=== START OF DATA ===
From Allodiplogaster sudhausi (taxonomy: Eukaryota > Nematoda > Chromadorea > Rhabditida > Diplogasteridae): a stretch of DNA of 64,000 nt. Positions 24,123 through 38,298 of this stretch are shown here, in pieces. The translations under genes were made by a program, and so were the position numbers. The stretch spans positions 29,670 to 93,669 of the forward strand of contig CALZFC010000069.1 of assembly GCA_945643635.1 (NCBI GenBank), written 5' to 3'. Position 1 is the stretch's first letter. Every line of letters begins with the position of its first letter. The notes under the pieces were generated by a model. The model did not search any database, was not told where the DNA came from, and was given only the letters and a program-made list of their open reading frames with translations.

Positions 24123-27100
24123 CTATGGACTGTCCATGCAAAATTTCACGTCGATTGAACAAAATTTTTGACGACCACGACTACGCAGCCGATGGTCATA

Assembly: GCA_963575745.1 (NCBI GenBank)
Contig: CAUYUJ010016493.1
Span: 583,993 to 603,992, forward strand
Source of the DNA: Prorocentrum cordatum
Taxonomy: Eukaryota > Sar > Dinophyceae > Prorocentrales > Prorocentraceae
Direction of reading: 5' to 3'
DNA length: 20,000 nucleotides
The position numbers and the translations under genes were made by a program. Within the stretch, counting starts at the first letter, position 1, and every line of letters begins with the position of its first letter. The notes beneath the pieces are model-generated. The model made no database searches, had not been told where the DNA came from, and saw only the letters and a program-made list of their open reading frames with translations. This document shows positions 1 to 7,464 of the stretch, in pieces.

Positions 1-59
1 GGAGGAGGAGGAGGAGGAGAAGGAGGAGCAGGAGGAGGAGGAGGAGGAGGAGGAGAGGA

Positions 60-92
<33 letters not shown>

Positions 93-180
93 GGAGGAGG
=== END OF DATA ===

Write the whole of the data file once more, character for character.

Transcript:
From Allodiplogaster sudhausi (taxonomy: Eukaryota > Nematoda > Chromadorea > Rhabditida > Diplogasteridae): a stretch of DNA of 64,000 nt. Positions 24,123 through 38,298 of this stretch are shown here, in pieces. The translations under genes were made by a program, and so were the position numbers. The stretch spans positions 29,670 to 93,669 of the forward strand of contig CALZFC010000069.1 of assembly GCA_945643635.1 (NCBI GenBank), written 5' to 3'. Position 1 is the stretch's first letter. Every line of letters begins with the position of its first letter. The notes under the pieces were generated by a model. The model did not search any database, was not told where the DNA came from, and was given only the letters and a program-made list of their open reading frames with translations.

Positions 24123-27100
24123 CTATGGACTGTCCATGCAAAATTTCACGTCGATTGAACAAAATTTTTGACGACCACGACTACGCAGCCGATGGTCATA

Assembly: GCA_963575745.1 (NCBI GenBank)
Contig: CAUYUJ010016493.1
Span: 583,993 to 603,992, forward strand
Source of the DNA: Prorocentrum cordatum
Taxonomy: Eukaryota > Sar > Dinophyceae > Prorocentrales > Prorocentraceae
Direction of reading: 5' to 3'
DNA length: 20,000 nucleotides
The position numbers and the translations under genes were made by a program. Within the stretch, counting starts at the first letter, position 1, and every line of letters begins with the position of its first letter. The notes beneath the pieces are model-generated. The model made no database searches, had not been told where the DNA came from, and saw only the letters and a program-made list of their open reading frames with translations. This document shows positions 1 to 7,464 of the stretch, in pieces.

Positions 1-59
1 GGAGGAGGAGGAGGAGGAGAAGGAGGAGCAGGAGGAGGAGGAGGAGGAGGAGGAGAGGA

Positions 60-92
<33 letters not shown>

Positions 93-180
93 GGAGGAGG